Posted in depression, healing, relationships

Through the cracks

Okay, this one is hard to put into words. There isn’t a story line with a beginning, climatic middle, and a heartening resolution that makes you thankful for the life lesson. It wasn’t long enough for that. And I definitely wasn’t thankful.

Storytellers of all kinds speak of their “one GREAT love.” Often it’s the one that got away, and sometimes, if they’re lucky, it’s the one who stuck around and changed the way they saw the world. Devin wasn’t my one great love; we didn’t know each other enough for that to be true. Looking back, I’m not sure if what we shared was love at all. Instead, it was something desperate, longing, and sharp to touch. It was characterized by an unhealthy need and both of us looking in the wrong places to fill it. It was dark, lonely, painful love; I guess that’s why he is my one great heartbreak.

I remember the first time I met Devin, the exact way his face looked as we locked eyes at a party. Maybe even then we could see the urgent need in each other’s faces in spite of the drunken smiles on our faces. Devin was a past friend of my best friend, Matty. He had just discovered his girlfriend of 6 or 7 or 8 or something years had gone back to using heroin, secretly in their home, in her car, in the bathroom at her job, in spite of promising she was clean. She had been placed in a rehabilitation facility where she wrote him regular letters, and he had moved back in with his parents where he was living a nightmare.

At the time, I don’t think I realized I was worse off than Devin. My depression and self-loathing was reaching new depths, but I was able to stave it off as long as I constantly kept busy, was never alone, and drank copious amounts of alcohol. Devin, Matty, and I spent more time together, usually drinking. Devin smoked weed almost constantly, needing a hit every hour or two in order to maintain the numbness he preferred. I lost 60 pounds in the course of a few months, not because I was trying to diet or lose weight or be thin, but because my anxiety killed my appetite most days.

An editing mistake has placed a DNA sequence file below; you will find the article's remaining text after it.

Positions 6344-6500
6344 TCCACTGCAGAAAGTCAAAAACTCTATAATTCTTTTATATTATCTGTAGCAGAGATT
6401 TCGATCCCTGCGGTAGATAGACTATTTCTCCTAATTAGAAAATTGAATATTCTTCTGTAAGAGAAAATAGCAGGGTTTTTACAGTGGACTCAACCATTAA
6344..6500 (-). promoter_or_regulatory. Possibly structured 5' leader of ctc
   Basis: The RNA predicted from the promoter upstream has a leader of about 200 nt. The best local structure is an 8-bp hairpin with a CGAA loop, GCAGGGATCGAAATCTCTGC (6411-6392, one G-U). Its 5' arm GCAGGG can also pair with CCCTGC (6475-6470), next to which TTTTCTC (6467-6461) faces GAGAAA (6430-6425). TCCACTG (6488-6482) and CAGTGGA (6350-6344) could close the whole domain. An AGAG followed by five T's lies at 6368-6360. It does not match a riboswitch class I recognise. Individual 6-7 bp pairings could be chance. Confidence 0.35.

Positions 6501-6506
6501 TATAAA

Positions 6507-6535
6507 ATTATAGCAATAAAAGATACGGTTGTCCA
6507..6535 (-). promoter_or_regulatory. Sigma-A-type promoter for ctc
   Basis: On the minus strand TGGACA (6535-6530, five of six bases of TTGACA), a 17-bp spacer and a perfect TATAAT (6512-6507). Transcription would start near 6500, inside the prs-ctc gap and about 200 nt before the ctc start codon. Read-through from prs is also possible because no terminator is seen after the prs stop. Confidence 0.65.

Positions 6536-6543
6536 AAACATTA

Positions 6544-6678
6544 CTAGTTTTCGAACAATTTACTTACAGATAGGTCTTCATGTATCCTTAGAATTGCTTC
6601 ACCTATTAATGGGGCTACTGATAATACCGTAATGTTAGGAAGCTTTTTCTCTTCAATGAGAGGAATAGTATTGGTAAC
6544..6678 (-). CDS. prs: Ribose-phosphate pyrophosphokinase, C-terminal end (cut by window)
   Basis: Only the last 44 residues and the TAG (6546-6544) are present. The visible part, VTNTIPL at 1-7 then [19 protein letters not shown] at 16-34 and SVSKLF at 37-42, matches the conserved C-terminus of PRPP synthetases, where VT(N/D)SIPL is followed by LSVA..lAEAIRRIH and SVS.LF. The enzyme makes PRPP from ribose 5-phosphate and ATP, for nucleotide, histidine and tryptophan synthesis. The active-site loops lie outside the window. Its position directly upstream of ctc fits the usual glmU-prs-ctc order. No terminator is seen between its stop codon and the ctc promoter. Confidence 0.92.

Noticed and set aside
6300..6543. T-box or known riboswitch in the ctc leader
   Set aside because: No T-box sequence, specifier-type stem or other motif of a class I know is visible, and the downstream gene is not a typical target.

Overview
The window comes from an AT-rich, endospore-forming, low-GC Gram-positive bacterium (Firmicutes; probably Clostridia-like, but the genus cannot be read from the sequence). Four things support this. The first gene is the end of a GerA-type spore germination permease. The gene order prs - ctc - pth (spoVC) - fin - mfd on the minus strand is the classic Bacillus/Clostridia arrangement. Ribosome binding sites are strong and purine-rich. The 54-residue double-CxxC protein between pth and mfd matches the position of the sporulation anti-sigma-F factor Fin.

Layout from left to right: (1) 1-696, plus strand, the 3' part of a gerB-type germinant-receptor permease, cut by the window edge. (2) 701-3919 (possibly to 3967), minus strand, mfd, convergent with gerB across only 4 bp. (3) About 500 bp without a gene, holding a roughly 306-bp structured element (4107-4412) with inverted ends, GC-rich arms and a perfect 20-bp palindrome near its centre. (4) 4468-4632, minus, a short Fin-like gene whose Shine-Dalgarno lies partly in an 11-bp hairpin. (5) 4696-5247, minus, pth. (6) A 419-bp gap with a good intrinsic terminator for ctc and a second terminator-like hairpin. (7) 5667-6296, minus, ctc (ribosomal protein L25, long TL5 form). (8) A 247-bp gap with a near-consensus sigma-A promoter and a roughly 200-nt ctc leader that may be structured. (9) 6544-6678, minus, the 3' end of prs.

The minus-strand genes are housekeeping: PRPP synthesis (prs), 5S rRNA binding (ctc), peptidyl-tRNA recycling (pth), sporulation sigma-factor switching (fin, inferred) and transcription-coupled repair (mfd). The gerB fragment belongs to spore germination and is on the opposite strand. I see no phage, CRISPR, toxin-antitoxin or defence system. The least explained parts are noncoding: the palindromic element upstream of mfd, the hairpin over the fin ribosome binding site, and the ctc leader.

Our relationship changed one night after the three of us had been out bar-hopping. I don’t remember a lot. I know I had been dancing on Devin the whole night. I was later told that I smoked with him in the backseat of his car in the parking lot of the bar. I remember watching a movie on the couch at the house Matty and I shared, he on one couch with his fiance and me on the other with Devin. I don’t remember the movie. I don’t remember asking, “Are we going to have sex, or what?” although I was told about that the next day. I do remember going down on Devin in my bed and that he eventually took off my pants and we started to have sex. I remember that almost instantly I started to panic, said, “Wait wait, can we stop? I can’t do this right now.” And he stopped, and he apologized for starting. I wasn’t mad. I walked him to his car and said goodnight.

After that, we talked all day, every day. We said we were “friends,” although on my end I was developing feelings at a rapid, unstable pace. Devin talked to me about how hurt he was by his ex-girlfriend and I played the part of a selfless caregiver, always offering comfort and advice that I should have been giving to myself. I opened up to Devin too about how I hated being alone and how I doubted my own worth. I think I thought if I could save him, he would save me next. One night, Devin told me that I was what gave him hope every day, and I made him happy, and he didn’t understand how it could happen so soon, but he wasn’t going to fight it. He kissed me and I felt needed and necessary, things I hadn’t felt in as long as I could remember.